Martin dodges bullet; I’m bitten by the bug

Accident-prone guy? You decide.

In the last 8 years, Martin has suffered a spate of mishaps, injuries and illnesses which is why he often says: “The farm is trying to kill me.”

A little melodramatic, don’t you think? I’d say that bad luck and ineptitude are likely factors, more so than intent-to-kill by an inanimate property. But I’ll admit that his accidents are numerous…I thought they were even blog-worthy. The only trouble was that they were ancient history. I needed a news peg.

Martin: “A what?”

Me: “You know, a news peg. Something fresh to make your previous accidents relevant.”

Martin: “So a recent illness? What about my sinus infection?”

Me: “That has nothing to do with the farm. Besides, it’s boring.”

Martin: “So what are you saying? You want me to get hurt….so you can blog about it?”

Me: “Not seriously hurt. Not like maimed. Like funny hurt. Like when you nearly electrocuted yourself.”

But I’m jumping ahead. Getting zapped wasn’t Martin’s first incident. I think it started with illness. Not long after we moved in, Martin was diagnosed with histoplasmosis (doesn’t that just roll off the tongue?). He’d been sick for a while and when a doctor x rayed his chest, he looked like a tuberculosis patient. Histoplasmosis is caused by a fungus found in soil and in material contaminated by bird droppings. Martin got sick right after we finished cleaning the hay loft which had been populated by a colony of pigeons.

Next up: Martin stepped on a nail while rebuilding a run-in shed. This is a day that sealed my fate as a big meanie. The way Martin tells the story, you’d think that I planted the nail myself and guided his foot toward it. He forgets that I drove him to the hospital that night and they cleaned out the puncture wound and gave him a tetanus shot.

Instead, he dwells on the fact that he was in pain afterwards, and while I sympathized (I think I gave him an aspirin), I disappeared to show my horse, run errands, that kind of thing. At couple days later I was at work when a doctor called to say that he’d done a partial operation to drain the pus from Martin’s foot but Martin was being admitted to the hospital for at least a week for antibiotics. Apparently, he was dangerously close to losing his foot to a septic infection. Okay, enough of that story. Let’s move on.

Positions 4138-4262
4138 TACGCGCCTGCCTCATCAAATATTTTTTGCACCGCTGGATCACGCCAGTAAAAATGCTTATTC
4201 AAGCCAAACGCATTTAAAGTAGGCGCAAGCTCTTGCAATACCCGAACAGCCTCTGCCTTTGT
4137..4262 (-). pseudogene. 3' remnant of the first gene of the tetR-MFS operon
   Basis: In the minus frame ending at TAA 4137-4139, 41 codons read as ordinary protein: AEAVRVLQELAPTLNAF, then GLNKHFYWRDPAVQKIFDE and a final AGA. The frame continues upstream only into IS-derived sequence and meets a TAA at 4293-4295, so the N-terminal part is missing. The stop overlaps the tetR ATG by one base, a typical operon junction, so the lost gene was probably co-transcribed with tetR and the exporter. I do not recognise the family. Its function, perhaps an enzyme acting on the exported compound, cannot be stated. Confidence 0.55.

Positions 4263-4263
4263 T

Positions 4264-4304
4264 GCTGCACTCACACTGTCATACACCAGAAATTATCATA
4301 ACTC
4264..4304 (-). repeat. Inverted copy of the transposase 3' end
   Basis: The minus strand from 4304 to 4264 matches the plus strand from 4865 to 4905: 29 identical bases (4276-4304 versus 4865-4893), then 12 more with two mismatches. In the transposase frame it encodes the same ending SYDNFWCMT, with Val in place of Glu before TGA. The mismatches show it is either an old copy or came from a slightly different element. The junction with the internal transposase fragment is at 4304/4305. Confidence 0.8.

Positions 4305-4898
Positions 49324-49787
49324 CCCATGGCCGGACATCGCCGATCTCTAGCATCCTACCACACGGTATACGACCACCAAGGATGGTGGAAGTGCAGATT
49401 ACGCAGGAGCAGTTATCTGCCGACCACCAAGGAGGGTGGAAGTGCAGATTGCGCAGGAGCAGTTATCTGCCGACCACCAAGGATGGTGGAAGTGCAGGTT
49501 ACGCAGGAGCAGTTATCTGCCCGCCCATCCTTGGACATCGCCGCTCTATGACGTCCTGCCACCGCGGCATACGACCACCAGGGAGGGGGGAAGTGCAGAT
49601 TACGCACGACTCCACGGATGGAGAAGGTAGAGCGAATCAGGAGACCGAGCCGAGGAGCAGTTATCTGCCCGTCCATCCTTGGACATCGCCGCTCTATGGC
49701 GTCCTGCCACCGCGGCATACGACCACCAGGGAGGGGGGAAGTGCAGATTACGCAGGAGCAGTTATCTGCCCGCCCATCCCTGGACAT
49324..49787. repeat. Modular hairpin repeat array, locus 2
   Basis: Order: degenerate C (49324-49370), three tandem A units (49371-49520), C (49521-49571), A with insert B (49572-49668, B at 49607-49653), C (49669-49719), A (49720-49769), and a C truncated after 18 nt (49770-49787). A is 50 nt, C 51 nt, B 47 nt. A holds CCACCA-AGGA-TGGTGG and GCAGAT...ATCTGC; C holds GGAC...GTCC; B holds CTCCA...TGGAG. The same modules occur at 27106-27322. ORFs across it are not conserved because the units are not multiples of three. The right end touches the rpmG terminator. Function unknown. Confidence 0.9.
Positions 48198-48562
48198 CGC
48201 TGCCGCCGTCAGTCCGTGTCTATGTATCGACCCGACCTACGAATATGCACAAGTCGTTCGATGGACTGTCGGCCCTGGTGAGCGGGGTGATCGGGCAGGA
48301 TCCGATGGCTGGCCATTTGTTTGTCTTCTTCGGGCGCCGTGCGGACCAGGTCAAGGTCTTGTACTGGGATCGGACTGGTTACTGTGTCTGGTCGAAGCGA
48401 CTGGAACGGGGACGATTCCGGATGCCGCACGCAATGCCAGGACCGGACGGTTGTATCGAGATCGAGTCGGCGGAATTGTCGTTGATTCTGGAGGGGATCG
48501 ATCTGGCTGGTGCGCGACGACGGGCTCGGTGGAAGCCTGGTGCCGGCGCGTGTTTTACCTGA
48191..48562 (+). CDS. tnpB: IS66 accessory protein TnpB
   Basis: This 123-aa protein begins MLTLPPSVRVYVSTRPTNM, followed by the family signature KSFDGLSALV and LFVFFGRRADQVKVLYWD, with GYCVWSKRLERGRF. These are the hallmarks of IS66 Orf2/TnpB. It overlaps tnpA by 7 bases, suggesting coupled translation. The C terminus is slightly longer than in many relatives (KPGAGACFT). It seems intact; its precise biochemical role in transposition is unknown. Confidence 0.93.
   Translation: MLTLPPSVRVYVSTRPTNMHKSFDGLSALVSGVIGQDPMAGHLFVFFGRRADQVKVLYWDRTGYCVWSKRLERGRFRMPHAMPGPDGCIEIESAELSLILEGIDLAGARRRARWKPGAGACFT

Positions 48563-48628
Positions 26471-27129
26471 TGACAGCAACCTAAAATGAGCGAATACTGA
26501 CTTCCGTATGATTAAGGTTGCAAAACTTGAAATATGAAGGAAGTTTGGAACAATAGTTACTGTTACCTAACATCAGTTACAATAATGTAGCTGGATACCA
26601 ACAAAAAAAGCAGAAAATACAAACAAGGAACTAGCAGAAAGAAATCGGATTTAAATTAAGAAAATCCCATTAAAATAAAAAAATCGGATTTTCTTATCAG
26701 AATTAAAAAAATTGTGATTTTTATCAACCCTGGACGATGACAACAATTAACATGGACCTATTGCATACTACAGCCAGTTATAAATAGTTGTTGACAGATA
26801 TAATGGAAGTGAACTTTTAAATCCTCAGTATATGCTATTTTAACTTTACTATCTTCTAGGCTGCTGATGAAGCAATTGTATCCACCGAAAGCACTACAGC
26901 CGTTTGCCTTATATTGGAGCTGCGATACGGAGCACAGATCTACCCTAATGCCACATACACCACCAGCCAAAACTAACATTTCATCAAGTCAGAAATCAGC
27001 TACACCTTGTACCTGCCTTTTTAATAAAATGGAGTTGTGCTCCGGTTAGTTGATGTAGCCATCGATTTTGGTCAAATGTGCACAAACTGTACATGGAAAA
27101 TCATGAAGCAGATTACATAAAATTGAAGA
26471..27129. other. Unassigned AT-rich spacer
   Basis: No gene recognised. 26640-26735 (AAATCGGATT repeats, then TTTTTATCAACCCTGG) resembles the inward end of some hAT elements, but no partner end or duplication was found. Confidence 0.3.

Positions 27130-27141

Let’s see, what was #3? Oh yea, I got him a horse, named Huck, who tried to impale him on a fence.

Alright, I witnessed the event and can confirm that Huck did indeed try to kill him by crashing into a fence while Martin was aboard. But since then, I’ve ridden that horse bareback, backwards and buzzed on booze. I’ve carted him all over the place to show and fox hunt and he’s packed me around. He’s even been loaned to a therapeutic riding program where disabled children rode him. So let’s just say Martin & Huck, oil & water.

When not killing Martin, Huck terrorizes visiting family members. He’s very ferocious.

This brings us to the near electrocution. Martin shocked himself senseless while trying to increase pressure to our well.

And then he nearly blew the house up trying to prime the furnace.

Am I forgetting anything? I guess that’s it.

About a week ago I started nagging Martin to pick up a chainsaw, tackle a tangle of poison ivy, go climb a ladder… come on, do something I can blog about it…. Around that time, I started to feel flu-ish and achy. The achiness spread from my knees to my hip bones, back, neck, ribs, even to my jaw. I felt like I had a mouthful of cavities. Pretty soon I was hobbling around like a nursing home resident. Where’d I put that cane?

I finally went to the doctor who jotted down my gripes before saying congratulations, you’ve got Lyme Disease. He pulled some blood but even without the results, he said I was certainly lymie-looking. No huge surprise since the disease is transmitted by deer ticks and around here, deer outnumber us about a million to one. Meanwhile the dog carts ticks in the house like she’s public transportation.

nasty little blood-sucking things

Fortunately, treatment is effective and straight-forward: antibiotics. But as I hobbled out to the car with my prescription in hand, I couldn’t help but wonder if I hadn’t brought this on myself. If hounding Martin to get sick or injured for my entertainment hadn’t been bad karma. Or, if Martin hadn’t told the dog, “Here Maisie, why don’t you rest your tick-ridden body right here….”

Oh well. I’ll just take my antibiotics and bide my time. Another mishap is bound to befall Martin. Tis the season of chores. Besides, I’ve seen the tractor sizing him up.

Even if his luck changes and he’s no longer accident prone, there’s always someone else who’s ready to inherit his legacy: